The Investment Adviser Association and National Regulatory Services (the "Associations") reported on the state of the SEC-registered investment advisers profession "based on data from before the coronavirus (COVID-19)." The report included information on the number of investment advisers, regulatory assets under management, industry concentration, and investment adviser compensation.
According to the annual report, the typical SEC-registered investment adviser has eight employees, 141 accounts and $341 million in regulatory assets under management. With regard to industry concentration, a fairly small group of advisers manages the majority of regulatory assets under management ("RAUM"): the number of advisers managing over $100 billion represents only 1.3 percent of all SEC-registered advisers; yet, this group manages 63.8 percent of all RAUM. The Associations noted that the number of SEC-registered investment advisers continues to rise, as does the aggregate RAUM managed by investment adviser, though there has been a steady decline in the number of broker-dealers.
In addition, the Associations highlighted that the growth of private equity funds outpaced that of hedge funds. On the topic of digital advice platforms, the Associations stated that of the top five advisers, two served as digital advice platforms, representing clients that tend to have lower (and sometimes zero) account balances.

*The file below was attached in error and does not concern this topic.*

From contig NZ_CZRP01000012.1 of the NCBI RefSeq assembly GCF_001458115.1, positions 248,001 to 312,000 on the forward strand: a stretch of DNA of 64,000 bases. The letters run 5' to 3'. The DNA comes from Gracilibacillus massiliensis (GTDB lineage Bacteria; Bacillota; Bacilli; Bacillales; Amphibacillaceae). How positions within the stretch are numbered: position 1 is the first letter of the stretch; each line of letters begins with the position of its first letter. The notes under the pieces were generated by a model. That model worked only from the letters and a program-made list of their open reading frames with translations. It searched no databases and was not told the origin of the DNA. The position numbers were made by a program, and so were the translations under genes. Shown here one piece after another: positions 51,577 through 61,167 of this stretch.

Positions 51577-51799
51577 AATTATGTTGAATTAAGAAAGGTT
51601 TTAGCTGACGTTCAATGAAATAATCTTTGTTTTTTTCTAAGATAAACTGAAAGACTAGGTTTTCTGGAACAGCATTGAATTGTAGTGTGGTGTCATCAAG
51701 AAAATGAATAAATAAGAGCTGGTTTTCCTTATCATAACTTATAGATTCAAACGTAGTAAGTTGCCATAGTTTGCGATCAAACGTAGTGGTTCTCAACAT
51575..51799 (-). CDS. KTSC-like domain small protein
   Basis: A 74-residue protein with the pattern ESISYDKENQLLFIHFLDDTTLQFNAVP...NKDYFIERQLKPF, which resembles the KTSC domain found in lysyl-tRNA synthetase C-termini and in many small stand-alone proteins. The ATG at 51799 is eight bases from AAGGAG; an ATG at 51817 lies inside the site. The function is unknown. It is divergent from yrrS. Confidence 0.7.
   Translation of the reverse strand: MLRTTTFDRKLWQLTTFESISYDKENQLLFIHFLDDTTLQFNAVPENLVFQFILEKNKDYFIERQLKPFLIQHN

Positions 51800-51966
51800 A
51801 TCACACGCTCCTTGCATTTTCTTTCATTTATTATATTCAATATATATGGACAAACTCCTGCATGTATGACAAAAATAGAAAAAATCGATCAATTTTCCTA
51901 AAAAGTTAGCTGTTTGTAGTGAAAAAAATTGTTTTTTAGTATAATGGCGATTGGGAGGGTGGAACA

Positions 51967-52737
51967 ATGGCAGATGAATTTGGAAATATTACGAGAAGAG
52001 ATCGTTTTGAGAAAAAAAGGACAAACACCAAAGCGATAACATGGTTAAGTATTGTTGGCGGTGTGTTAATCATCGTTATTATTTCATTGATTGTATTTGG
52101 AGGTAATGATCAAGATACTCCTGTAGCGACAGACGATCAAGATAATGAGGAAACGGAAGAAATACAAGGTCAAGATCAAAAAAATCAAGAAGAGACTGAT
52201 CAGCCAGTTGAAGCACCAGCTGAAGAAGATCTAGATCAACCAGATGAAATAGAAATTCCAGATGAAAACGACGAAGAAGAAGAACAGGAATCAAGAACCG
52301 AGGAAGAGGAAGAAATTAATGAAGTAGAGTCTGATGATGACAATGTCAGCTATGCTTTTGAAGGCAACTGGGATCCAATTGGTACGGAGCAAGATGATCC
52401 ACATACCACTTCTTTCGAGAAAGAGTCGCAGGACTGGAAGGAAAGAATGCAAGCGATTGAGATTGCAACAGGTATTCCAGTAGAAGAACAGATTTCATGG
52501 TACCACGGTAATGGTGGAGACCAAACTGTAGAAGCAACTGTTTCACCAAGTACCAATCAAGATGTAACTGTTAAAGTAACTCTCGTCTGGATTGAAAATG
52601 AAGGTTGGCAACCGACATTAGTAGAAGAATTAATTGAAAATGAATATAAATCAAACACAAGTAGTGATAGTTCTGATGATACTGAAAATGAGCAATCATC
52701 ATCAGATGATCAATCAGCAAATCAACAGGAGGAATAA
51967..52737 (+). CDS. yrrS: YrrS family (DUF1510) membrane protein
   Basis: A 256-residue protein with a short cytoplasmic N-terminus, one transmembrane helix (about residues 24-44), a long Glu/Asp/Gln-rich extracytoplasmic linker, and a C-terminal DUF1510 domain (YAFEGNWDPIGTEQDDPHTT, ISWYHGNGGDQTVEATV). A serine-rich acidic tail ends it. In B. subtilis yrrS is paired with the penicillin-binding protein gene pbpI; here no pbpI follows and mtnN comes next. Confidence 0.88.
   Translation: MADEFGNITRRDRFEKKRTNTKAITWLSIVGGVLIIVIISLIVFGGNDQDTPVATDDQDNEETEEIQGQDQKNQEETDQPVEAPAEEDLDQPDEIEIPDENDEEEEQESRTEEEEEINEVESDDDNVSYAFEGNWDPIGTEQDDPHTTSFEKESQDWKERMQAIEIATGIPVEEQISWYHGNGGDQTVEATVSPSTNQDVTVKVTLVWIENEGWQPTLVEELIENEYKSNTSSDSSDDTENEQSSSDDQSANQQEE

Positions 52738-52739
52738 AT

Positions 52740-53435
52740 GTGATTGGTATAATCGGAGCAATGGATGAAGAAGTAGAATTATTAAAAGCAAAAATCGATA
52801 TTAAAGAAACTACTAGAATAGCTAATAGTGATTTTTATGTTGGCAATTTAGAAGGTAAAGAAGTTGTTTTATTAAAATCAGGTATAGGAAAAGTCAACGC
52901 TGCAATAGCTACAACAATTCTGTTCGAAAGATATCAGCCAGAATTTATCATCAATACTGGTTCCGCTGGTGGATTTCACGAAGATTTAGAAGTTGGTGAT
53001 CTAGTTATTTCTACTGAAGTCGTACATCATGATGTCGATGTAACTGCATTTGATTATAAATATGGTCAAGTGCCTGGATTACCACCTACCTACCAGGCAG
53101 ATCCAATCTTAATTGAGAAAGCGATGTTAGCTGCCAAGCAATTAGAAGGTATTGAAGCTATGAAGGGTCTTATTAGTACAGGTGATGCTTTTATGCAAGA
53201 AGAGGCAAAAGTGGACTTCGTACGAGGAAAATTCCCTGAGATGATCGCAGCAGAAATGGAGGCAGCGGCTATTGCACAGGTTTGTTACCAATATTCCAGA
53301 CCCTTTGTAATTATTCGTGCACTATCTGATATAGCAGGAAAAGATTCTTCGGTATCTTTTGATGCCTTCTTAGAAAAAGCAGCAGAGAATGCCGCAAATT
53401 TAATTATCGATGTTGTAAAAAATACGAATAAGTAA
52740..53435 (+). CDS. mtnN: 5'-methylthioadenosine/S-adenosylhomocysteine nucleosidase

One of the most interesting statistics in the IAA report is the steady rise in the number of investment advisers (up from about 11,000 in 2014 to about 14,000 in 2020) compared to the steady decline in the number of broker-dealers (down from about 4,000 to about 3,500 in the same time period). (See Page 38 of the report.)
Doubtless there are many causes for the decline in the number of broker-dealers, but regulation has to take some share of the responsibility for the decline. There has been concern that the adoption of Regulation Best Interest would do significant damage to the business of providing "full service brokerage." See Choose One - Best Interest or Full Service. In this regard, it would be interesting to know how many of the remaining broker-dealers (i) actually make a business out of providing full service brokerage and (ii) are dually registered firms that provide advice to natural persons wearing their "adviser" hats and charging advisory fees rather than through their broker-dealers.
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